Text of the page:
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Sponges are expert filter feeders, straining tens of thousands of litres of water through their bodies every day to collect their food. And they do this without a brain, or a single neuron, to their name. Now, researchers have sequenced the RNA in various individual cells from a freshwater sponge (Spongilla lacustris) and found that sponges use an intricate cell communication system to regulate their feeding and to potentially weed out invading bacteria. The findings could help to understand how animals’ nervous systems evolved, but some scientists say that calling these cells a precursor to a nervous system is a stretch.
An antiviral pill called Paxlovid has been shown to cut the risk of hospitalization or death by 89% for vulnerable people newly diagnosed with COVID-19, says its maker, Pfizer. Interim data, which have not yet been peer-reviewed, were collected from more than 1,200 people with COVID-19 who were at high risk of progressing to severe illness. The innovative treatment inhibits an enzyme known as the main protease (Mpro) that is integral to coronavirus replication. This is combined with ritonavir, an HIV drug, which helps to slow the breakdown of the protease inhibitor.
The news follows the approval in the United Kingdom last week of another antiviral pill, called molnupiravir, made by Merck (called MSD outside the United States and Canada) and Ridgeback Biotherapeutics.
Read more: The race for antiviral drugs to beat COVID — and the next pandemic (Nature | 12 min read, from April)
Reference: Pfizer press release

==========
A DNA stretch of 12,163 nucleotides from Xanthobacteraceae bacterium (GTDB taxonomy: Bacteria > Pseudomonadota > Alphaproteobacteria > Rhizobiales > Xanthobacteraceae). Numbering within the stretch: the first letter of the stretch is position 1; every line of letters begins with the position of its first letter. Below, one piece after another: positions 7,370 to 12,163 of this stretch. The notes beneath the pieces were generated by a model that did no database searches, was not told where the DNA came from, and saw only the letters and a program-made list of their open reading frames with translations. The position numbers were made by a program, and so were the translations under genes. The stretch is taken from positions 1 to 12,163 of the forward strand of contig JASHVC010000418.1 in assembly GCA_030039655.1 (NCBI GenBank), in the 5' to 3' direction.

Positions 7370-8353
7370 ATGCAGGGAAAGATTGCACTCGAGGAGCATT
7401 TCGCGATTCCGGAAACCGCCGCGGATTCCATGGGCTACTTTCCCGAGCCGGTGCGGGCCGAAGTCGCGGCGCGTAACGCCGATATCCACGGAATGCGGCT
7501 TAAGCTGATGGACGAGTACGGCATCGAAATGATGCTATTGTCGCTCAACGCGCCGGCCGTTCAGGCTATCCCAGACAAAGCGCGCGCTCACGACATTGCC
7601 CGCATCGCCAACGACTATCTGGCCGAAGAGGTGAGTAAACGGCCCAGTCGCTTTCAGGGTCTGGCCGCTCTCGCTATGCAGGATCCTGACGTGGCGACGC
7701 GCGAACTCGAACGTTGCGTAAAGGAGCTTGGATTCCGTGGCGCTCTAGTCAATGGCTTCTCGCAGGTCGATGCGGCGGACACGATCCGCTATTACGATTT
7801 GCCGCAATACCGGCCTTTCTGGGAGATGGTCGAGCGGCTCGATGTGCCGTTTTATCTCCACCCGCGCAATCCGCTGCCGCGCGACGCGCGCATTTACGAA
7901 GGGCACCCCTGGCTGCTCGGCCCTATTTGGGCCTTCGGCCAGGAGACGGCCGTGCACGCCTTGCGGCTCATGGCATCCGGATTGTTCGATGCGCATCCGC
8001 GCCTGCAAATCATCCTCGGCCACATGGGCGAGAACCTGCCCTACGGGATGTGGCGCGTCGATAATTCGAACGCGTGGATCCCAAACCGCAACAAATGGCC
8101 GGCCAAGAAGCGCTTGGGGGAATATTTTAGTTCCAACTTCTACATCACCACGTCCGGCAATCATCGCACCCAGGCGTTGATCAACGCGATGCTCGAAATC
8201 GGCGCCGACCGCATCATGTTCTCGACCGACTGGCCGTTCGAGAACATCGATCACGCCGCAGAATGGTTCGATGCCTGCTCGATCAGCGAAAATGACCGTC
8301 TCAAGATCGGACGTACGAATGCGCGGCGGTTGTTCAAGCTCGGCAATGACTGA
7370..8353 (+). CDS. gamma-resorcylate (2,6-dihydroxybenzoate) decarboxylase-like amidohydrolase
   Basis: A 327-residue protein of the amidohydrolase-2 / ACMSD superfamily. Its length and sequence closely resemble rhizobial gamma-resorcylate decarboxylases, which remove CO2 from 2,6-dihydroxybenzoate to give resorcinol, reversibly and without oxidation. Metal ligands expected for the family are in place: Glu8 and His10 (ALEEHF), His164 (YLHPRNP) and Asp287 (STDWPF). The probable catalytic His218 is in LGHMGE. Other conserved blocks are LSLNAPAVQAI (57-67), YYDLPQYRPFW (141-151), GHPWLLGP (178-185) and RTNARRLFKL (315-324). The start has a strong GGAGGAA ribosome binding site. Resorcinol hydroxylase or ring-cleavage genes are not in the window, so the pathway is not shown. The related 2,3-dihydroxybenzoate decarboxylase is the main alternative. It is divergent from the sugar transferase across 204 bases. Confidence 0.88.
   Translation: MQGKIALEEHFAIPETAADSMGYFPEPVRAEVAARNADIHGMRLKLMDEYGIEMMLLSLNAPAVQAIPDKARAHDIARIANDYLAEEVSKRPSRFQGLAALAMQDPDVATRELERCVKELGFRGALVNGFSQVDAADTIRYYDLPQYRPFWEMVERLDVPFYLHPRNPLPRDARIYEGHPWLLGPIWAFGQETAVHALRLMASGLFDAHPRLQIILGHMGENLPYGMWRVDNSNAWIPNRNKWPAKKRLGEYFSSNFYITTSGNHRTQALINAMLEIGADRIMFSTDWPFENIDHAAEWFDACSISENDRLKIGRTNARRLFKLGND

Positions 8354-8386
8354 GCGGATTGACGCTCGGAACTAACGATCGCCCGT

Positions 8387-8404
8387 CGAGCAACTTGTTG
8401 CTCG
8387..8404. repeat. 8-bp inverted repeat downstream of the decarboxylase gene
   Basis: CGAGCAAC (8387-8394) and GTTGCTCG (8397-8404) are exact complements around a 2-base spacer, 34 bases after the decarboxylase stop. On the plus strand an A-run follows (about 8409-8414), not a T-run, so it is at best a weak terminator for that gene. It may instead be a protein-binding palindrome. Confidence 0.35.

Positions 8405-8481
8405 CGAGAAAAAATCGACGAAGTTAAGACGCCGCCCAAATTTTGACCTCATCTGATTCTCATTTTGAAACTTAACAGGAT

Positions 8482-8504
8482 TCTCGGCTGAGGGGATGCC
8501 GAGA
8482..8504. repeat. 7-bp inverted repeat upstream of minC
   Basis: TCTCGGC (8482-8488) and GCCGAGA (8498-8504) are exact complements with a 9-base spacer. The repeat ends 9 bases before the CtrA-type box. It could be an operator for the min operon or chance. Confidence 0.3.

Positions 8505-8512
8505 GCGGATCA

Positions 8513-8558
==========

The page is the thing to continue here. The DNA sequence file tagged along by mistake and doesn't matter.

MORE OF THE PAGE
A new online tool formally launched last month, Cassyni, aims to make academic seminars more discoverable. Organizers can use the software to plan events and Cassyni assigns each research seminar a digital object identifier (DOI), which is typically associated with academic papers. “The idea is that they are registered as a proper part of the academic discussion and academic output,” says co-founder Peter Vincent.
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“Netting seabirds is great fun,” says seabird biologist Kendrew Colhoun. “And it’s crucial for science and conservation… The birds don’t enjoy getting caught, but the stress is only temporary.” In this photo, Colhoun goes out in search of fulmars (Fulmarus glacialis) on Inishtrahull, Ireland’s northernmost island. The fulmars are experiencing a population crash, which Colhoun is investigating by banding birds and fitting them with a light-level geolocator — a sensor that helps to estimate location from day length. “A few birds get GPS monitors, but we dole those out carefully, because each costs about £1,000,” he says. (Nature | 3 min read)